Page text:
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If You Don’t Want Robinson Forest Logged, Just Say So!

October 1, 2007

I hope that some Lexingtonians happened to catch an editorial in the Herald-Leader this past weekend concerning the recent debate over whether or not UK’s off-campus site, Robinson Forest, should be logged.  The editorial is an incredibly tortured appeal to UK President Lee Todd, Jr. and his associates.  The author argues that Todd should “reconsider” the decision to log the forest (for obvious reasons) but he also stipulates that Todd’s reconsideration should be done, if only to reassure the citizens of Kentucky that UK is being a good environmental steward.

I plan to write more about this article and the issue at a later time, but I’m interested to hear what people think.

  1. Jackie Goodin permalink

    I wholeheartedly agree that the Robinson Forest should NOT be logged! I have seen first-hand the devastation and horrific aftermath that “harvesting” trees leaves behind! A friend of mine who lives in the Buckhorn community of Perry County had an area which he did not own logged behind his house. The entire area looked like bombs had been dropped! Smaller trees were uprooted and strewn about, roads were cut and left to bleed the land, and it was just a hideously, grotesquely mis-shapen land that was left behind. Few large trees were actually taken, but the destruction left behind in order to “harvest” these trees was unforgivable! It was an eye-opening experience for me. I never knew that logging was almost more destructive than mining itself. At least in mining, the companies are now required to reclaim the land. With logging, things are just left in an unsightly mess – no fixing of access roads, no re-planting, just splintered trees, broken branches, muddy roads and run-off water. Anyone who took a walk through this Buckhorn logging area would agree – it just made you sick. Anyone contemplating having their property logged should look into the facts and realize how destructive it is. It’s not worth a couple of hundred dollars to have your property destroyed for decades to come.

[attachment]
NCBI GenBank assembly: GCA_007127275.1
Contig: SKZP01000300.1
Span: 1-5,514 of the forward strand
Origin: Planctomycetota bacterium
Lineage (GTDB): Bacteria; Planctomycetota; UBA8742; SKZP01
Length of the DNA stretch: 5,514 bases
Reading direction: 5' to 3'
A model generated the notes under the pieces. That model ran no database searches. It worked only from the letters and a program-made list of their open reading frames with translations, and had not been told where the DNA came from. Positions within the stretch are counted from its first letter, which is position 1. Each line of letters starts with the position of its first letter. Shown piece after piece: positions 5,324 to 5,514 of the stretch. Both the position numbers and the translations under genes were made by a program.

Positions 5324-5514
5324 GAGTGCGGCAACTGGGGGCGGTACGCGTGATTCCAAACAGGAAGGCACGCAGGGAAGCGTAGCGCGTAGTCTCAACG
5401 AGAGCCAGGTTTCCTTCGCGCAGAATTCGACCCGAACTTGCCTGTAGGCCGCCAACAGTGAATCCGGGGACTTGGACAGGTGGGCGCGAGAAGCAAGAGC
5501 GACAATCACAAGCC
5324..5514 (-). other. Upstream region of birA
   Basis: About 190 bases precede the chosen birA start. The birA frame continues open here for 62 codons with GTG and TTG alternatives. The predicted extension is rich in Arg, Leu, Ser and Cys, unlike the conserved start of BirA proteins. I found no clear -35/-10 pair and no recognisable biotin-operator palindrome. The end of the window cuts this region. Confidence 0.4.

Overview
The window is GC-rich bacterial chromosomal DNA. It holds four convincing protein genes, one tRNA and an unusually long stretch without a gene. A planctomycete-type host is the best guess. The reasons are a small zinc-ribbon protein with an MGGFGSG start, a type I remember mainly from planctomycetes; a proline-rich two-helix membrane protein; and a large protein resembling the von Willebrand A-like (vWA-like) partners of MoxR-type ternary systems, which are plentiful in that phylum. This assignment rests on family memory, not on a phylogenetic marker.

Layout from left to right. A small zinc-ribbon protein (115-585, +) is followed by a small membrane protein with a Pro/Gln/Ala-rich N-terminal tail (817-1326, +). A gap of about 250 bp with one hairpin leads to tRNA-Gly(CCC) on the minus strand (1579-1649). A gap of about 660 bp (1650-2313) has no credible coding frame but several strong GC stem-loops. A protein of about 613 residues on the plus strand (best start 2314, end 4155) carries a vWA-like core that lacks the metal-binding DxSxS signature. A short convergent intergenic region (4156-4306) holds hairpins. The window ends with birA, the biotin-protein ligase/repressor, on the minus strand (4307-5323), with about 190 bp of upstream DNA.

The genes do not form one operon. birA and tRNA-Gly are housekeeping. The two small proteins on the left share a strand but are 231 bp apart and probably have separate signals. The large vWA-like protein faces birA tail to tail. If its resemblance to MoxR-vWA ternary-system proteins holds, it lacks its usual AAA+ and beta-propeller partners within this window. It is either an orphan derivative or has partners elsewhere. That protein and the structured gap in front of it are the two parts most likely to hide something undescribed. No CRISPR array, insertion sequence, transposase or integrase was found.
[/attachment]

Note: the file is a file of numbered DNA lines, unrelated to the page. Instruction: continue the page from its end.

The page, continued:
2. Dear Somerset Residents,
    Any undisturbed forest ecosystem should be preserved,no matter how large the acerage.These are living museum pieces that have existed for thousands of years.They are the only way we can see and understand what the forest was like,during pre-colonial times.The eastern US had the greatest forest on the planet,before the advancment of modern civilization.We can only amagine what the forest was like that the native americans lived and hunted in.The only way is to walk in these last fragments of oldgrowth stands that we thankfully have left.Save this rare stand,because when it is gone it is gone forever.

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